Professional magician Leigh Hotz, 60, and his wife, Mamata Hotz, 50, of Mesa, Arizona, were clad in in steampunk-style clothing as they held on to their pet, Merlynn the Magic Cockatiel, and proudly described how the bird was skilled in both card tricks and miniature illusions.
They were among a cacophony of musical, comedy and magic acts practicing in an upstairs conference room at Morongo Casino, Resort & Spa in Cabazon Friday, Nov. 30, preparing to audition for season 14 of popular TV variety show competition “America’s Got Talent.”
For their act, the couple planned to put Merlynn into a small container, squish it to roughly the size of a baseball and stick a small sword through it.
“If it doesn’t work, I’ll have shredded tweet,” Leigh Hotz said.
Leigh Hotz, 60, and Mamata Hotz, 50, of Mesa Arizona do a card trick with Merlynn the Magic Cockatiel. pic.twitter.com/TGuohLUnMr
— Alex Groves (@AlexDGroves) November 30, 2018
The couple was among the hundreds expected to audition for the extremely popular TV series, which puts acts of all kinds before a panel of judges.
The auditions at Morongo were just the first step for possible contestants. Those that get selected will get a call back to perform before the show’s judges in Pasadena next year. The show, which has aired on NBC, has included past judges such as Howie Mandel, Simon Cowell, Mel B and Heidi Klum. The judges for season 14 have not yet been announced. After rounds of competition, the ultimate winner gets $1 million and a limited residency in Las Vegas.
In Cabazon, the acts ranged from the simple to the extraordinarily elaborate.
Dushawn Bell, 33, of Banning, spent some time skillfully vocalizing in preparation for his audition. He planned to perform “Run to You,” by Whitney Houston, whom he declared his idol.
“I’ve been singing since I was 3 years old and I love singing; it’s my life,” Bell said.
Strumming his guitar was Richard Finn, 38, of Joshua Tree, who planned to perform his own twist on the jazz standard “I Can’t Give You Anything but Love,” which has been recorded by acts as diverse as Billie Holiday, Tony Bennett and Frankie Valli and the Four Seasons.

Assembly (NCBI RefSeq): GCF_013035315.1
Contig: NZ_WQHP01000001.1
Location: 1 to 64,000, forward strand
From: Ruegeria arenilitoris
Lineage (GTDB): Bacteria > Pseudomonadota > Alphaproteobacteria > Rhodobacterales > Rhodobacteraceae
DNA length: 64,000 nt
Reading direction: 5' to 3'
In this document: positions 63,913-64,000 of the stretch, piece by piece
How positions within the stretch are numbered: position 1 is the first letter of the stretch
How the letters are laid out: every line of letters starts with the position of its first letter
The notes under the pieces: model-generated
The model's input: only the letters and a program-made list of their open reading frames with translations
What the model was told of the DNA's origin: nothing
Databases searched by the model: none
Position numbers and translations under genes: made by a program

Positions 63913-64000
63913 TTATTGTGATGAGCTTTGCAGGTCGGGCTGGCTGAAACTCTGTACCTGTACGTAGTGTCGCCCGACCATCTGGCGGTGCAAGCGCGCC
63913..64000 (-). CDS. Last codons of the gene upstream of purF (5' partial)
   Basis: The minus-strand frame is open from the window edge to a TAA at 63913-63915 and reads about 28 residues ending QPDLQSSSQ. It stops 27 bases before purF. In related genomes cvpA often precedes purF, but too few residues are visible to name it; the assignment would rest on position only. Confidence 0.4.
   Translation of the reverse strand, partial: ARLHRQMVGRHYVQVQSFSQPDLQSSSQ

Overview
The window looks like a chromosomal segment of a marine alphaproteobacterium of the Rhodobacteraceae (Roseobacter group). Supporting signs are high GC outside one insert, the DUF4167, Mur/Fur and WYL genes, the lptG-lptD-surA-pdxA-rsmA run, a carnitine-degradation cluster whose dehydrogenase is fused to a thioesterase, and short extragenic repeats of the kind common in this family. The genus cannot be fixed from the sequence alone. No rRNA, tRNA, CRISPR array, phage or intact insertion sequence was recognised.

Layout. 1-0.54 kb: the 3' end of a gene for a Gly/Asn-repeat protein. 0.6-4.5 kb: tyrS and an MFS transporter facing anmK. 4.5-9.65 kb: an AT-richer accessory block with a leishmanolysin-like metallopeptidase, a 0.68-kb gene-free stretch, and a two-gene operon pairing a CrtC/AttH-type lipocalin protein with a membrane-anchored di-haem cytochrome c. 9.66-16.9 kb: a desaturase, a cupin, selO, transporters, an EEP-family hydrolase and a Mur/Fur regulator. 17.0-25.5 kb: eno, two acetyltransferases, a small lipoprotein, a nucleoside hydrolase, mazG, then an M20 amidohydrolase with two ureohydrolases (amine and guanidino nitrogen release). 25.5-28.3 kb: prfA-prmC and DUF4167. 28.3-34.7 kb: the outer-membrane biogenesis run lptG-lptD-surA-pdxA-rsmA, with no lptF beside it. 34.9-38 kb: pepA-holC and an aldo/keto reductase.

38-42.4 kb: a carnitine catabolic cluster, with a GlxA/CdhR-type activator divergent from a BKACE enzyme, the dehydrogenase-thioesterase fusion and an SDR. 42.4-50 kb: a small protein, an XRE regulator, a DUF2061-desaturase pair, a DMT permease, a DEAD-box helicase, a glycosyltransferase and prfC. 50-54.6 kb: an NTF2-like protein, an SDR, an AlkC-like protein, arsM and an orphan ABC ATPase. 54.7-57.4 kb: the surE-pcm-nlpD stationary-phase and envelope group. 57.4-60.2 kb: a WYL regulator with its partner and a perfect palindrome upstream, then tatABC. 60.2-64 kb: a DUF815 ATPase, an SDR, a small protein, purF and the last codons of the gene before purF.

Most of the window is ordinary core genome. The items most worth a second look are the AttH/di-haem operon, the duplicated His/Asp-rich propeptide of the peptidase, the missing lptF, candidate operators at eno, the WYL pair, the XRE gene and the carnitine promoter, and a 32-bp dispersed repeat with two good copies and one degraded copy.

Richard Finn, 38, of Joshua Tree practices his act. He's going to be doing "I Can't Give You Anything but Love" by The Four Seasons, but putting his own twist on it. pic.twitter.com/IeGaKofB6P
— Alex Groves (@AlexDGroves) November 30, 2018
Finn said that part of the reason he wanted to get onto the TV variety program was to bring attention to nonprofit Mil-Tree, which serves veterans and active duty military in the Morongo Basin through arts projects and dialogue groups. Finn, an Iraq War veteran, is on the nonprofit’s board.
It was the first time auditions had been held at the casino, said Jason Raff, one of the executive producers of the reality TV talent competition.
Raff described Friday’s event as a bit of an experiment. He said the program typically conducts California auditions in Los Angeles in early February, but showrunners decided to add Morongo as an additional venue. He said while other auditions might draw in thousands, the show was expecting a number in the hundreds to show up at the casino.
Raff said he was hoping someone would walk through the door Friday and do something “completely surprising.”
The executive producer has seen his fair share of extraordinary talent, with such acts as ventriloquist Terry Fator and singer and season 11 winner Grace VanderWaal being among those who have wowed him over the years.
Raff has also seen a lot of unusual things. He recalled one audition where a person stripped down to a Speedo and covered himself with peanut butter.
“I remember that one well because I thought, ‘Oh, God, what if someone has peanut allergies here?’,” he said.
Raff said that getting even one excellent performer from an audition can make the experience worthwhile.
“Some days we’ll see 4,000 people come through the door and most of them will not make it on the show,” Raff said. “But occasionally, someone comes into your room to audition and they start singing or doing whatever their act is, and you just get goosebumps.”
He also had a word of advice for people afraid of auditioning — don’t be.
“If you’ve never auditioned for anything in your life, it should be this show,” he said. “We’re pretty nice, we’ll give you time to do your thing, we’re not going criticize you and plus, if you want to be a performer, you’re going to need experience.”
Performers who couldn’t make it down to Cabazon can still audition for the show by visiting Los Angeles on Feb. 9. More information can be found by visiting americasgottalentauditions.com.
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